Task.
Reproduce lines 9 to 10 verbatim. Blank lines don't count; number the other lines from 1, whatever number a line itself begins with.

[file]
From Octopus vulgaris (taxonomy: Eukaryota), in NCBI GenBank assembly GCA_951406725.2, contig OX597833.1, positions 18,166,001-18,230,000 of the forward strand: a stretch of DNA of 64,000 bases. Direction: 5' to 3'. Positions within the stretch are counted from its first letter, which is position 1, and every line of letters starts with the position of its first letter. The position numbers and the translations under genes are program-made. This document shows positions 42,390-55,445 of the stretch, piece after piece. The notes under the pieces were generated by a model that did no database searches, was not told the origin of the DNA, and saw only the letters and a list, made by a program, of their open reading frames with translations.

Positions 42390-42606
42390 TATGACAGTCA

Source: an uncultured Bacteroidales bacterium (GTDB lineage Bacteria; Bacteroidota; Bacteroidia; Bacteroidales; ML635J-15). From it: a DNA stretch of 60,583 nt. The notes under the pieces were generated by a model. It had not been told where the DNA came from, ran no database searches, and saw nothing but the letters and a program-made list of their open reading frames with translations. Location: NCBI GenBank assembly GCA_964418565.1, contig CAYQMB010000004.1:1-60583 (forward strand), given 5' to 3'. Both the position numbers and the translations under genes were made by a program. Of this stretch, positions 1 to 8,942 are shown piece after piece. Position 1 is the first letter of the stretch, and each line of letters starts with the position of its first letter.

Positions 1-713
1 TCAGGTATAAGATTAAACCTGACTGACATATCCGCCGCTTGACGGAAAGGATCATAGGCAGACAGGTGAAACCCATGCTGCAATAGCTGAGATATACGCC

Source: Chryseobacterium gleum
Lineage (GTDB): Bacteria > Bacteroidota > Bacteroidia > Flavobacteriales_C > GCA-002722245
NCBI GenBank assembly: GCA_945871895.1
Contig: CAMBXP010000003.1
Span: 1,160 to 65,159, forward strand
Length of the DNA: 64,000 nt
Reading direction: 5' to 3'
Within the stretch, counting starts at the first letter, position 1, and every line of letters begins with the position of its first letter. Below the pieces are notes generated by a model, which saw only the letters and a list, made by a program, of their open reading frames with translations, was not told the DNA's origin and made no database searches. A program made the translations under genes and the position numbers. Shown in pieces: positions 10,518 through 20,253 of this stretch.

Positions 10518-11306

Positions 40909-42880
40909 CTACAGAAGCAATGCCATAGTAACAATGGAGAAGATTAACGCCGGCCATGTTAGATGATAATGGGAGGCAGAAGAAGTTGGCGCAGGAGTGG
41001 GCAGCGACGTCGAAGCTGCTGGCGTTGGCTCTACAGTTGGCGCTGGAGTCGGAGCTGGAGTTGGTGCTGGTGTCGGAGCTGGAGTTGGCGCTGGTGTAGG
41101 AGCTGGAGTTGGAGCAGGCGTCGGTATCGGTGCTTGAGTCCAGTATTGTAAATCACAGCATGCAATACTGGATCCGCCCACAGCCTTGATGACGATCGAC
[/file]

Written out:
NCBI GenBank assembly: GCA_945871895.1
Contig: CAMBXP010000003.1